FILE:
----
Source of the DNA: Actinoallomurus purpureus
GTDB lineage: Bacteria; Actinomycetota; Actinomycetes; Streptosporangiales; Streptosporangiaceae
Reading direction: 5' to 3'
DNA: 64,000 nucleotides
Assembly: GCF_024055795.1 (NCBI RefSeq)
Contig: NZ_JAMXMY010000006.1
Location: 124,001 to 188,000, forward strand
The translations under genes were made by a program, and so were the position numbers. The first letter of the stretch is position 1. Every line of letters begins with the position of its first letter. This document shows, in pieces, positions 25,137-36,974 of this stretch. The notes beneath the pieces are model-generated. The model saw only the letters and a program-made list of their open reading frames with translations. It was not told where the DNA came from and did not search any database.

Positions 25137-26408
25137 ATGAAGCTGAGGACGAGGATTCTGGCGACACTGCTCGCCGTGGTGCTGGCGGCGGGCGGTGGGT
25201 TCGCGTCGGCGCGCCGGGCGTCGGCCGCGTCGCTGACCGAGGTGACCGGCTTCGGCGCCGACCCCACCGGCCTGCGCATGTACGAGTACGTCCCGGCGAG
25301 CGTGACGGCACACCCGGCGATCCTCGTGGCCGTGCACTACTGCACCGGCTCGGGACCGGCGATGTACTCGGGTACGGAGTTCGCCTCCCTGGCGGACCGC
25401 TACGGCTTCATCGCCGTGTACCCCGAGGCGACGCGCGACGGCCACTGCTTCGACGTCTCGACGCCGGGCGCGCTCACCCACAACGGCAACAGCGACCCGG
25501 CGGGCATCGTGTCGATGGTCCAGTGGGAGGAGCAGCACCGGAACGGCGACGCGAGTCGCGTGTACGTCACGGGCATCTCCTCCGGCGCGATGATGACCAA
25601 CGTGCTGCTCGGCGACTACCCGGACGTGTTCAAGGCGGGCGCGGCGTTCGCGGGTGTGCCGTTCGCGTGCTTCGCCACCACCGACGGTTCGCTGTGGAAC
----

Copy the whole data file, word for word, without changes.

Source of the DNA: Actinoallomurus purpureus
GTDB lineage: Bacteria; Actinomycetota; Actinomycetes; Streptosporangiales; Streptosporangiaceae
Reading direction: 5' to 3'
DNA: 64,000 nucleotides
Assembly: GCF_024055795.1 (NCBI RefSeq)
Contig: NZ_JAMXMY010000006.1
Location: 124,001 to 188,000, forward strand
The translations under genes were made by a program, and so were the position numbers. The first letter of the stretch is position 1. Every line of letters begins with the position of its first letter. This document shows, in pieces, positions 25,137-36,974 of this stretch. The notes beneath the pieces are model-generated. The model saw only the letters and a program-made list of their open reading frames with translations. It was not told where the DNA came from and did not search any database.

Positions 25137-26408
25137 ATGAAGCTGAGGACGAGGATTCTGGCGACACTGCTCGCCGTGGTGCTGGCGGCGGGCGGTGGGT
25201 TCGCGTCGGCGCGCCGGGCGTCGGCCGCGTCGCTGACCGAGGTGACCGGCTTCGGCGCCGACCCCACCGGCCTGCGCATGTACGAGTACGTCCCGGCGAG
25301 CGTGACGGCACACCCGGCGATCCTCGTGGCCGTGCACTACTGCACCGGCTCGGGACCGGCGATGTACTCGGGTACGGAGTTCGCCTCCCTGGCGGACCGC
25401 TACGGCTTCATCGCCGTGTACCCCGAGGCGACGCGCGACGGCCACTGCTTCGACGTCTCGACGCCGGGCGCGCTCACCCACAACGGCAACAGCGACCCGG
25501 CGGGCATCGTGTCGATGGTCCAGTGGGAGGAGCAGCACCGGAACGGCGACGCGAGTCGCGTGTACGTCACGGGCATCTCCTCCGGCGCGATGATGACCAA
25601 CGTGCTGCTCGGCGACTACCCGGACGTGTTCAAGGCGGGCGCGGCGTTCGCGGGTGTGCCGTTCGCGTGCTTCGCCACCACCGACGGTTCGCTGTGGAAC